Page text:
Wednesday, 15 October 2008

Turbine hall installation, Tate Modern

It has been raining for years now, not a day, not an hour without rain. The continual rain has had a strange effect on urban sculptures. They have started to grow like tropical plants, and become even more monumental. To stop this growth it has been decided to store them inside, among the hundreds of bunk beds which, night and day, receive refugees from the rain.
So reads a large inscription ahead of Dominique Gonzalez-Foster's turbine hall installation TH.2058 (which takes up the second, non-raked end of the building). The installation is the pod for any number of dystopian narratives, told in the text quoted above, in science fiction paperbacks placed on the aforementioned bunk beds



and in the snippets of films shown on a screen at the end of the hall.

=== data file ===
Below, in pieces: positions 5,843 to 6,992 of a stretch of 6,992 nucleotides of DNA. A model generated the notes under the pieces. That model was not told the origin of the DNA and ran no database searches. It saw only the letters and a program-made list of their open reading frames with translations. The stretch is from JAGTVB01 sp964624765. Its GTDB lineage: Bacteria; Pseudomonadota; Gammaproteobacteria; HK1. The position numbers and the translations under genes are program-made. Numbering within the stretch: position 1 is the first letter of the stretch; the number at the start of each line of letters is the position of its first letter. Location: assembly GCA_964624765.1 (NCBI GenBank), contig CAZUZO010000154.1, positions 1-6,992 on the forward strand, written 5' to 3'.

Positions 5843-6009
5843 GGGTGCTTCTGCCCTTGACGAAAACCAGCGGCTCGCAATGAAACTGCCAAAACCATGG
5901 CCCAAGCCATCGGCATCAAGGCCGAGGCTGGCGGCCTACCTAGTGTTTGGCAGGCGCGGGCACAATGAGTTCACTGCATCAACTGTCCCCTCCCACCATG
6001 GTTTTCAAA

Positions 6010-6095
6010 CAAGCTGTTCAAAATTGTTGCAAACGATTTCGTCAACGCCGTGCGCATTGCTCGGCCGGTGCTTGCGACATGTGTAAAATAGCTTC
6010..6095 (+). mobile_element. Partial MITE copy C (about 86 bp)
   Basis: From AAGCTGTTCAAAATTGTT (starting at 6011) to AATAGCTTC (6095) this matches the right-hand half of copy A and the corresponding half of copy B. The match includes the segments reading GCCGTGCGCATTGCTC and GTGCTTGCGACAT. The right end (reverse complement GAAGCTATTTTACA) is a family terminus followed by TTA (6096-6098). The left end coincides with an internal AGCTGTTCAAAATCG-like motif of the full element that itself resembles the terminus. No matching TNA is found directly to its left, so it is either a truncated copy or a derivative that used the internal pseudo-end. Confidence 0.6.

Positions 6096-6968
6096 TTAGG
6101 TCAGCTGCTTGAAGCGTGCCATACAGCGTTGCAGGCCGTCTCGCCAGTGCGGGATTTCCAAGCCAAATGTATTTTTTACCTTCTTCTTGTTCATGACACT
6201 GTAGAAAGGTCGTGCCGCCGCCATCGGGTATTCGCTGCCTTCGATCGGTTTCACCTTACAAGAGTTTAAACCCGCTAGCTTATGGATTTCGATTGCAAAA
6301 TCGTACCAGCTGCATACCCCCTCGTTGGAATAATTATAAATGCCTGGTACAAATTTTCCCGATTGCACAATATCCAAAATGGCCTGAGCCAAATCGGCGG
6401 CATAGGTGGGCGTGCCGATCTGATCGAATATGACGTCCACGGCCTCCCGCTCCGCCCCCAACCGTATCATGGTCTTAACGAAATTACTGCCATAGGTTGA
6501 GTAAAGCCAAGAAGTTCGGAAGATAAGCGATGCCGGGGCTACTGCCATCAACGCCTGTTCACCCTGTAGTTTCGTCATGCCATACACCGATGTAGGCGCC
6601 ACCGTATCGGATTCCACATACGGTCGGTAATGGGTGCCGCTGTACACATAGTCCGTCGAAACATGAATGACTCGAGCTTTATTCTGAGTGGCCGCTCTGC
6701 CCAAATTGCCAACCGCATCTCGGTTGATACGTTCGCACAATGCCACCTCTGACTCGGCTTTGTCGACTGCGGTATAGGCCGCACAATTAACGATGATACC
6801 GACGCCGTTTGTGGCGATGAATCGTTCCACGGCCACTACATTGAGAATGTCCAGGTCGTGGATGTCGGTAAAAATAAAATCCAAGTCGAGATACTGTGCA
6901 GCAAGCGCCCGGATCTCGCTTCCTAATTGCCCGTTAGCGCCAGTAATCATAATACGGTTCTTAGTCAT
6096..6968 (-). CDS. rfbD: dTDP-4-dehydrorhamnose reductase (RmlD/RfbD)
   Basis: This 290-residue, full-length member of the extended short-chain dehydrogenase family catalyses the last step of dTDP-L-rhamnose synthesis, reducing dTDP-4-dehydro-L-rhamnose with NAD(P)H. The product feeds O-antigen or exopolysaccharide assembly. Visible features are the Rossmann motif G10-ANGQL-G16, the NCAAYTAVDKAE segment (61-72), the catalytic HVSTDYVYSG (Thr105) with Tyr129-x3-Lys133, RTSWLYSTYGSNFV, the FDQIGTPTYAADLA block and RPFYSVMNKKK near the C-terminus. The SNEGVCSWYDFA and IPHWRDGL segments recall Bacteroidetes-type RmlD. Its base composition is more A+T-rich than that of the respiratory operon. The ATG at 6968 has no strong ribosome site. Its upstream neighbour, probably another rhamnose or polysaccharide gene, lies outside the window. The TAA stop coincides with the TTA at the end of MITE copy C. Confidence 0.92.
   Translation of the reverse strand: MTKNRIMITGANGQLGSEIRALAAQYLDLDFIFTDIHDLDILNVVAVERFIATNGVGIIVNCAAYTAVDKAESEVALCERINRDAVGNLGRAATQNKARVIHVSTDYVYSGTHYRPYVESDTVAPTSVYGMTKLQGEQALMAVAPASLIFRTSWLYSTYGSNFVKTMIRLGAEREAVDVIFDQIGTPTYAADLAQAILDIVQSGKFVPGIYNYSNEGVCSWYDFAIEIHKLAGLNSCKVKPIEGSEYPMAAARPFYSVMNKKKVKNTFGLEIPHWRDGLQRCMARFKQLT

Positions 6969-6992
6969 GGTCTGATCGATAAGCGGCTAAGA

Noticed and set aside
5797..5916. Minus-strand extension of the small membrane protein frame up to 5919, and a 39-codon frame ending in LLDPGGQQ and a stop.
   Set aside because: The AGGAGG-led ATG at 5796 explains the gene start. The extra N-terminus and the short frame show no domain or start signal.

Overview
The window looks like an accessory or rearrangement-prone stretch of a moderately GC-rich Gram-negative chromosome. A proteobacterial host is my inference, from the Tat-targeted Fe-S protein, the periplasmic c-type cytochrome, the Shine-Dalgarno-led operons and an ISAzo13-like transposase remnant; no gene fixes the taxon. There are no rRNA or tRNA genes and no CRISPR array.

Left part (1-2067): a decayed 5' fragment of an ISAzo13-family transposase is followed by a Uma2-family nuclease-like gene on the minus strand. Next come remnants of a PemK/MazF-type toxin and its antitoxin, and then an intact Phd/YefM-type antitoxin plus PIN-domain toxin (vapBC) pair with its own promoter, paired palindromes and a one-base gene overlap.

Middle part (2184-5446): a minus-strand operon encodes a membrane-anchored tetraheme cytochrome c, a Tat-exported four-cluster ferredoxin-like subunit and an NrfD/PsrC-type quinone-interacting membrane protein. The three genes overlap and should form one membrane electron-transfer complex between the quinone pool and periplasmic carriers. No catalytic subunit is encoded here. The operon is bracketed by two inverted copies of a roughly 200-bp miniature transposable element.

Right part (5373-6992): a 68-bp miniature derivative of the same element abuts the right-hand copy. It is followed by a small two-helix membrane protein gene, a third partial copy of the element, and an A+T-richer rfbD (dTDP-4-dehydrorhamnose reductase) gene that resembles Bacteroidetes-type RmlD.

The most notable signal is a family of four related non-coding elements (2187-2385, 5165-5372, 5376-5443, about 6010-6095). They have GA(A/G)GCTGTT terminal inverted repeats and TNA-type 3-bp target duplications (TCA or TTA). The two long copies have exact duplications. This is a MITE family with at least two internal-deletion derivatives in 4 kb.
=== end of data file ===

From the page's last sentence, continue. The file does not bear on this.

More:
I didn't get any sense of a dystopian world from my visit there. Whilst the uniformity of the bunk beds is consonantly stark, the re-appropriation of other artists' work is simply a fad. Indeed, even the title sounds like Geroge Lucas' own dystopian masterpiece THX1138 - which, it turns out, is one of the films being shown. As for the sculptures - well, the appeal of their living once again as plants is a comforting notion to me. The idea that this furniture gets treated in the same way as a refugee jars (this is a personal reaction).
Dominique Gonzalez-Foster's work - TH.2058 - is the ninth work in The Unilever Series. Like its predecessors it is innovative, bold and challenging.
reads the guide text. No: like it's predecessors it is large, filling the space, and that's it.

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